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Compliance Update
Common Healthcare Fraud Schemes Print E-mail
Written by Vitale Health Law   
Monday, 16 July 2018 00:00
 
Last month's indictment of more than 600 people nationwide, in what the feds dubbed "the largest healthcare fraud takedown in history," should serve as a warning that the government is serious about cracking down on those who abuse the system.
 
As we wrote about in June, of the 601 defendants charged, 165 were medical professionals and the alleged crimes run the gamut - from accepting kickbacks  to writing illegal prescriptions to billing for services that were not provided. In total, the government estimates that the individuals were responsible for more than $2 billion in fraudulent billing. In the Southern District of Florida, 124 defendants were charged with offenses relating to their participation in various fraud schemes involving more than $337 million in false billings. Although healthcare fraud schemes come with their own set of circumstances, many are taken from the same playbook.
 
Here's a quick rundown of some of those tactics being used and some tips on how you can spot such illegal misconduct...
 
Last Updated on Tuesday, 17 July 2018 11:42
 
HIPAA Violation Results in $4.3M Fine for Cancer Center Print E-mail
Written by Vitale Health Law   
Tuesday, 03 July 2018 12:16
 
If you haven’t taken stringent measures to protect patient privacy, this recent ruling from a U.S. Department of Health and Human Services Administrative Law Judge might spur you into action.
 
The ALJ ruled that University of Texas MD Anderson Cancer Center violated HIPAA Privacy and Security Rules and granted summary judgment to the Office for Civil Rights (OCR) requiring the institution to pay $4.3 million in civil money penalties. This was just the second summary judgment victory in OCR’s history of HIPAA enforcement and the $4.3 million is the fourth largest amount ever awarded to OCR by an ALJ or secured in a settlement for HIPAA violations, according to OCR.

The ruling grew out of an investigation conducted by OCR following three separate data breach reports in 2012-13 involving the theft of an unencrypted laptop from the home of an MD Anderson employee, along with the loss of two unencrypted USB thumb drives that contained the personal health information of more than 33,500 patients.
 
 
Last Updated on Tuesday, 03 July 2018 12:22
 
Complicated Relationships Print E-mail
Written by Jacqueline Bain   
Monday, 04 June 2018 00:00
 
Healthcare providers often have more than one relationship with each other. For instance, a physician may be employed by a hospital and also provide that hospital with medical director services. Or a healthcare consultant may also be a healthcare provider's landlord. Oftentimes, these types of relationships are each memorialized in one or several contracts between the parties. And while, on their face, these contracts may seem to be compliant with applicable healthcare laws, when examined together, compliance and other contract issues may arise.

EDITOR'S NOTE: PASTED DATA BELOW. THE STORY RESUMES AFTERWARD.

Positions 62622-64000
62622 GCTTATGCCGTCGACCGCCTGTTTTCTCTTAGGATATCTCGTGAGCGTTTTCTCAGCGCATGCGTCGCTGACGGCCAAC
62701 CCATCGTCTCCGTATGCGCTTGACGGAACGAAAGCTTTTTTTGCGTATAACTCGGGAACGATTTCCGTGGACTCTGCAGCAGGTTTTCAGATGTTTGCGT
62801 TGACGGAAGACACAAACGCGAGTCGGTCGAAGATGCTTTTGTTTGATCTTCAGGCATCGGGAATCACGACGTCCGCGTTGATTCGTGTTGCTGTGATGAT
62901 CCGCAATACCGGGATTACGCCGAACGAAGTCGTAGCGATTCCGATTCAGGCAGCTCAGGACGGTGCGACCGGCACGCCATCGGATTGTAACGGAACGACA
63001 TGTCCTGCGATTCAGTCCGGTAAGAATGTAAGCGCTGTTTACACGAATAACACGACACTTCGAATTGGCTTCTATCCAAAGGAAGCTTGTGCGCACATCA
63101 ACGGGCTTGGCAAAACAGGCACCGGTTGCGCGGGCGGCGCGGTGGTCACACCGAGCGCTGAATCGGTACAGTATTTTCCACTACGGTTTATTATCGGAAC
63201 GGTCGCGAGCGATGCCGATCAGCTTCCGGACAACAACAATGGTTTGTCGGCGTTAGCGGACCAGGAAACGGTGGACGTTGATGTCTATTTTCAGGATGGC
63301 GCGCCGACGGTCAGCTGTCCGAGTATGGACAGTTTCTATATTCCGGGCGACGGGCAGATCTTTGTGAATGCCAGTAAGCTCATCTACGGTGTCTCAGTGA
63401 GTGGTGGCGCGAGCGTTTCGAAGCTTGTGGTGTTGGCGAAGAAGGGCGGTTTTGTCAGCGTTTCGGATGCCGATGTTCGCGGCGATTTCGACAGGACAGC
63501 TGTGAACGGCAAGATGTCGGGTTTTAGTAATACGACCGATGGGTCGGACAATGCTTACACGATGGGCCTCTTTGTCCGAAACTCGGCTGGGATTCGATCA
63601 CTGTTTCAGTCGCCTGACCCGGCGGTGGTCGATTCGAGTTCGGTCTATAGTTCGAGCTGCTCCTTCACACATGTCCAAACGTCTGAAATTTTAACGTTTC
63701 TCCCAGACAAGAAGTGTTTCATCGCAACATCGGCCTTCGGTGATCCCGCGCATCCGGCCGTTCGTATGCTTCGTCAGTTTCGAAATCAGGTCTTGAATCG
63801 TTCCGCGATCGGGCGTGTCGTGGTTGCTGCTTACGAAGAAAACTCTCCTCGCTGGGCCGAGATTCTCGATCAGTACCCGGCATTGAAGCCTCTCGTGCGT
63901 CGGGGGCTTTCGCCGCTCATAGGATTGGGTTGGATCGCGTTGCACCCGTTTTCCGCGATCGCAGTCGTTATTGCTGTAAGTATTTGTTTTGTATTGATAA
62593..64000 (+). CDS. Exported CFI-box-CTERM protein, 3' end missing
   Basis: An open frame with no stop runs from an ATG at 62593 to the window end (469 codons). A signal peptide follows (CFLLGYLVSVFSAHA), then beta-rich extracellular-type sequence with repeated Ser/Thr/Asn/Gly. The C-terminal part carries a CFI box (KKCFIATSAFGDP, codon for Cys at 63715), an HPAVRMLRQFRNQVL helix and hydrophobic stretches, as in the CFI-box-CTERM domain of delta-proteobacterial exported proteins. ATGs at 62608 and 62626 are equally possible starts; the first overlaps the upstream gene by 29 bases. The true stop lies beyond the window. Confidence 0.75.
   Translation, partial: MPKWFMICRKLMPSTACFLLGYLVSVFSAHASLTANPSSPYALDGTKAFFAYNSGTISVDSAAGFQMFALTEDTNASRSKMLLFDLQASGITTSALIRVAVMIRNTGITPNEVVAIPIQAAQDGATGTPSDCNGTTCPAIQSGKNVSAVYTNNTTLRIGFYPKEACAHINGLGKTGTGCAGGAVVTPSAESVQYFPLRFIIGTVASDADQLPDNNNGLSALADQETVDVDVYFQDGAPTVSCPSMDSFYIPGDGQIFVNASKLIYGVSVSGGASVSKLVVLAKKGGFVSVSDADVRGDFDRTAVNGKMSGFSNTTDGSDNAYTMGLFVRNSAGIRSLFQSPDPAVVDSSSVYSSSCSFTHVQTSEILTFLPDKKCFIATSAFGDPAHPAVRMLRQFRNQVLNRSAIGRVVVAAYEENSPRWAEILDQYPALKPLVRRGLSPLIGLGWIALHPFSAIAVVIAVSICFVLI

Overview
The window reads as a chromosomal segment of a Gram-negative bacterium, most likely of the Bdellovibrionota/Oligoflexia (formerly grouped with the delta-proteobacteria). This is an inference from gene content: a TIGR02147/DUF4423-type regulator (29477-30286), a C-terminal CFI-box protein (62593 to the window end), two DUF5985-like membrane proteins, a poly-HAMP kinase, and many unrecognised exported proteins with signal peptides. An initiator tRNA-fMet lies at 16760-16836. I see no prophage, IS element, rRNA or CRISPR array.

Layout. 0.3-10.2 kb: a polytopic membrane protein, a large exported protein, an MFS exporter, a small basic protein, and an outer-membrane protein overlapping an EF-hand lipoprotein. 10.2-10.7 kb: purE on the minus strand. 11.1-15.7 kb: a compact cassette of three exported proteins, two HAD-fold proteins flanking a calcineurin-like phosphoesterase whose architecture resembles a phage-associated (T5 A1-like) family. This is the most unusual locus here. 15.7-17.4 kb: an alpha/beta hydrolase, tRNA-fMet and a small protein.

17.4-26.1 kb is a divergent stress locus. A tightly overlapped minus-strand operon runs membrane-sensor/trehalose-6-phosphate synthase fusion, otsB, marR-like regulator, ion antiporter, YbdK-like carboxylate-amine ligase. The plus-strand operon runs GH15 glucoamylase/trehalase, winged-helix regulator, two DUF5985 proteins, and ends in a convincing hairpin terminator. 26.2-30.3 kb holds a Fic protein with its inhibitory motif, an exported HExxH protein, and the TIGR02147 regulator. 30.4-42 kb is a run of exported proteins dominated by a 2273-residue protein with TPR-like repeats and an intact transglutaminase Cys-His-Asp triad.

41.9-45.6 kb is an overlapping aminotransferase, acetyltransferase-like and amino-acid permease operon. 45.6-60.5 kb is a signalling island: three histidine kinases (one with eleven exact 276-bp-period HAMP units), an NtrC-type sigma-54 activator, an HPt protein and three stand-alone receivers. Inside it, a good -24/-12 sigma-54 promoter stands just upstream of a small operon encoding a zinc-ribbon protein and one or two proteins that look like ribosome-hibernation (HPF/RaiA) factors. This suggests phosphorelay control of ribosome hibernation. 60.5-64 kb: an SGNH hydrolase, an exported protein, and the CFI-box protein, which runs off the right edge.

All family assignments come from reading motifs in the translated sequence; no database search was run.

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Dumpster Diver Demonstrates Importance of Proper Medical Records Storage and Disposal Print E-mail
Written by Vitale Health Law   
Monday, 05 March 2018 00:00

Just because a business closes its doors, it doesn't mean that it no longer is obligated to safeguard patients' protected health information (PHI), as one company recently learned. Earlier this month, the receiver appointed to liquidate the assets of Filefax, Inc. agreed to pay $100,000 out of the receivership estate to settle potential HIPAA violations. Filefax was an Illinois  company that provided storage, maintenance and delivery of medical records. Before it shut its doors in 2016, the U.S. Department of Health and Human Services Office for Civil Rights received a complaint alleging that a "dumpster diver" brought medical records obtained from Filefax to a shredding and recycling facility to exchange for cash. After opening an investigation, OCR confirmed that the medical records of more than 2,100 patients had been left at the shredding facility in February 2015.

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The FDA Inspection and Enforcement Process: A Guide for HCT/P Manufacturers and Providers  Print E-mail
Written by Matthew Fischer, Florida Healthcare Law Firm   
Tuesday, 30 January 2018 00:00

In November 2017, the U.S. Food and Drug Administration (FDA) issued new guidance regarding its current interpretation of the minimal manipulation and homologous use criteria set forth in 21 CFR Part 1271(a) and the agency's view on the same surgical procedure exception under 21 CFR 1271.15(b).  Additionally, the FDA issued a notice to all interested stakeholders that the agency intends to initiate increased discretionary enforcement over the next 36 months for HCT/P businesses.  Based on the agency's latest position, it is important for HCT/P manufacturers and providers to understand the inspection process and be prepared to respond accordingly in this heightened regulatory environment.

Last Updated on Wednesday, 31 January 2018 10:28
 
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